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NEWS
December 14, 2000 | By Michelle Malkin
Breast is best. " No, it's not the new slogan for Hooters. It's the mantra of breast-feeding advocates who promote their cause with a cultlike fervor around the world. Their extremism must be condemned. I have nothing against breast-feeding. After weighing the pros and cons, I've been nursing my 51/2-month-old daughter since birth. Mother's milk offers my baby health benefits that man-made substitutes can't match. But in the hands of the United Nations Children's Fund, the breast-feeding crusade is killing the children it's supposed to protect.
NEWS
October 30, 2000 | By Huntly Collins, INQUIRER STAFF WRITER
The Rev. Clyde Allison and his wife, Mary Emma, were taken aback by the piles of goodies their children brought back to their Hatboro home one Halloween in the late 1940s. "It's too bad we can't turn this into something good, " Mary Emma told her husband. "We can," he replied. Trick-or-Treat for UNICEF was born. After the conversation, Mr. Allison went to his office in Center City, sat down at his typewriter, and wrote an article for the Junior High Kit, a Presbyterian youth magazine he edited from the church's national education headquarters in Philadelphia.
ENTERTAINMENT
October 27, 2000 | By Leonard W. Boasberg, INQUIRER STAFF WRITER
The Halloween we celebrate today is nothing like the original Halloween. It wasn't called Halloween then, either. It was started about 2,000 years ago, or so people believe, by the Celts, who lived in what is now Britain, Scotland, Ireland and northern France (and whose descendants play basketball in Boston). They called it Samhain (summer's end) and celebrated it on the eve of the new year, which began the first of November. The Celts thought the souls of the dead returned for the evening.
NEWS
October 20, 1999 | TOM GRALISH / Inquirer Staff Photographer
Magician Harley Newman began to right himself after removing a straitjacket while dangling above City Hall in Philadelphia yesterday. Several magicians are attempting such feats in U.S. cities this week. Their efforts will be part of "World Magic Awards" on the Fox Family Channel at 8 p.m. Friday. Part of the proceeds from the show will be donated to UNICEF.
NEWS
February 28, 1999 | By Sonia Krishnan, INQUIRER SUBURBAN STAFF
Kent Rogers remembers, with a tug on his heart, the swarms of hungry children he saw on the streets of Nepal. Many were bone-thin from severe malnutrition. Some stuck out their tiny hands to beg for money, food - anything. One little girl followed him home for a mile, hoping he would feed her, Rogers said. A three-month visit in 1997 was the turning point for Rogers and his philanthropic group, the Loving Arms Mission. It sealed the group's decision to set up an orphanage in Nepal, even if it could help only a handful of children at a time.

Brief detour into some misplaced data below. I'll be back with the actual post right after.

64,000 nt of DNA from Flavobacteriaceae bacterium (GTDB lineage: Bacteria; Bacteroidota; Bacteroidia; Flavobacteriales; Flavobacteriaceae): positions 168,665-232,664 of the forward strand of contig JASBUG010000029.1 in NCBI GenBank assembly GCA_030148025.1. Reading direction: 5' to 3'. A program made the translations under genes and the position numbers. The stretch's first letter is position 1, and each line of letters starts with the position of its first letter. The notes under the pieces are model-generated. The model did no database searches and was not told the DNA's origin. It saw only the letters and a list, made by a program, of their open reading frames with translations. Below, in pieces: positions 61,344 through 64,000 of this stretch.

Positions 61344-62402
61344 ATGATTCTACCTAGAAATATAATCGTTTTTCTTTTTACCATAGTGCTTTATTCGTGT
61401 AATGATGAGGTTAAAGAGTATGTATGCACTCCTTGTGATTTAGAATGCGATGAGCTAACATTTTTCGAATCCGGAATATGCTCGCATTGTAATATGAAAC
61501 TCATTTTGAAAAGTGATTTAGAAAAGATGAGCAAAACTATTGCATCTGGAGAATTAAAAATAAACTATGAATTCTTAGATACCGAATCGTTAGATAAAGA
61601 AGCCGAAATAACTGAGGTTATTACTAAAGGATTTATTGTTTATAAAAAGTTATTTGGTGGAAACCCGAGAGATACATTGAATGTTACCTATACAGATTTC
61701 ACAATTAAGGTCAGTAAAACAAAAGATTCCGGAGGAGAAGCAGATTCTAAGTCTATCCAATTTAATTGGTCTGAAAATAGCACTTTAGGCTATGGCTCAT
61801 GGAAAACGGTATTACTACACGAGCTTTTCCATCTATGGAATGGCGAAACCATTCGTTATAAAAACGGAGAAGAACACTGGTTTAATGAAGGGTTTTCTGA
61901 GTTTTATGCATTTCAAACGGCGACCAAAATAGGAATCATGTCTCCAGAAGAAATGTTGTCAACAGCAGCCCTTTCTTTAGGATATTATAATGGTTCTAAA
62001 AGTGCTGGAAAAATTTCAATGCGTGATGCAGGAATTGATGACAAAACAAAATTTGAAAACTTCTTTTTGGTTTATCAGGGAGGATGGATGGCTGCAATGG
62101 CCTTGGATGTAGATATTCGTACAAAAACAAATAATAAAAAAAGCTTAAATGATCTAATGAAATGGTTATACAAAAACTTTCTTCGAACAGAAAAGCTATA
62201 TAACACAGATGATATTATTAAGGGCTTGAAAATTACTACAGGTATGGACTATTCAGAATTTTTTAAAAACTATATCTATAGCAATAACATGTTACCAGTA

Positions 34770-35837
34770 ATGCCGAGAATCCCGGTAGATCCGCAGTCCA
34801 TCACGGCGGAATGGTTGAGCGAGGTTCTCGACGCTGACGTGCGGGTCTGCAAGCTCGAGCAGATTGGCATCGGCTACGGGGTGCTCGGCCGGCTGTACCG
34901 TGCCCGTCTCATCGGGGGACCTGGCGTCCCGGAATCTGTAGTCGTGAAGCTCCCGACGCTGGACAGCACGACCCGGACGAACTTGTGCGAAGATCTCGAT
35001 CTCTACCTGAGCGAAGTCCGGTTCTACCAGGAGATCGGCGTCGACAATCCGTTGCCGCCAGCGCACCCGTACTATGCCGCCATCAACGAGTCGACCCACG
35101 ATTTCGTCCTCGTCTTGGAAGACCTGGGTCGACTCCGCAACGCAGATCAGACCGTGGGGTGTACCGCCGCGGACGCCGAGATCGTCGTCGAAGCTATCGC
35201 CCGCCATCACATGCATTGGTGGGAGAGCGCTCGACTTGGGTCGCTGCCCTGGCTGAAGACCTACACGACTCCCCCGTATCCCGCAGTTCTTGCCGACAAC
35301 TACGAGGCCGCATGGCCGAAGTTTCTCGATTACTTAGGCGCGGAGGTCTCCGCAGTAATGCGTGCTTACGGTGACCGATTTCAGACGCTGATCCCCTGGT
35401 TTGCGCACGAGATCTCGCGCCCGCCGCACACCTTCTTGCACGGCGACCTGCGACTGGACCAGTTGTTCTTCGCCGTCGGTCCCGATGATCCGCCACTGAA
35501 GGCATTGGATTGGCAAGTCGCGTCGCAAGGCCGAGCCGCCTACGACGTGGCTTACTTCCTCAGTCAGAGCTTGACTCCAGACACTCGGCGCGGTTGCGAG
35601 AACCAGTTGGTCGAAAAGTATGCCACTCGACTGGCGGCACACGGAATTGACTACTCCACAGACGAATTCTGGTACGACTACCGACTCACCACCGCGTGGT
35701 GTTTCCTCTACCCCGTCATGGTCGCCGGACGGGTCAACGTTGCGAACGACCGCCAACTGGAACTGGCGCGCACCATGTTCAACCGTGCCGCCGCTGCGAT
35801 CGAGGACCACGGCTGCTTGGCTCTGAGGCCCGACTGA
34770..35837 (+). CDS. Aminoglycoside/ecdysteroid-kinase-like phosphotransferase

SPORTS
December 12, 1998 | by Phil Jasner, Daily News Sports Writer
Tickets are on sale for the NBA players exhibition game Dec. 19 in Atlantic City. Finally. And talks between the league's owners and the locked-out players might just continue today or tomorrow. Thankfully. Commissioner David Stern and National Basketball Players Association executive director Billy Hunter were among the principals at a secret five-hour meeting Thursday in New York. "We agreed not to discuss any of the details, and I don't want to break that pledge," deputy commissioner Russ Granik said.
SPORTS
December 11, 1998 | by Phil Jasner, Daily News Sports Writer
While agents David Falk and Arn Tellem worked on a Dec. 19 charity exhibition game in Atlantic City, representatives of the NBA and the locked-out players were meeting secretly in New York. Although league officials declined to comment, sources confirmed that commissioner David Stern and National Basketball Players Association executive director Billy Hunter attended the meeting and that it appeared some progress had been made. One source indicated additional discussions could be held during the weekend.
NEWS
December 27, 1997
Is surplus for real, and what is to be done with it? The editorial "The budget surprise" cautions against too much euphoria over a possible budget surplus (Inquirer, Dec. 23). It correctly points out, that except for the Federal Reserve and a robust private sector (lead by high-tech gains), we could easily face a deficit. Current economic problems abroad could contribute to a downturn. Absent from your comments (and from public discourse) is the ever-present national debt with its numbing interest burden.
LIVING
September 3, 1997 | By Thomas J. Brady, INQUIRER STAFF WRITER This article contains information from the Associated Press, the New York Daily News, the New York Post and Reuters
All you need is love, and, if you're Yoko Ono, a reason for revenge. The romance of John Lennon and Ono may finally come to the big screen, years after Columbia Pictures first approached Lennon's widow about making a film based on her version of their relationship from their first meeting all the way up to his murder in December 1980. Beatles fans, however, are gasping a collective "Oh no!" at the prospect of Yoko, 64, using the proposed $65 million movie to settle old scores with critics who say that she was behind the band's break-up.
LIVING
December 15, 1996 | By Steven Rea, Carrie Rickey and Desmond Ryan, INQUIRER MOVIE CRITICS
The holidays and Hollywood go hand in hand - not just at the multiplexes, where the studios have unleashed a dizzying array of late-year releases, but in the bookstores, where star biographies and coffee-table books on all-things-movies abound. Read on. THE ART OF THE HUNCHBACK OF NOTRE DAME By Stephen Rebello Huperion. $50 The coins may be pouring into the Disney coffers from that holiday hot spot 101 Dalmatians, but the kudos for the year certainly go to The Hunchback of Notre Dame.
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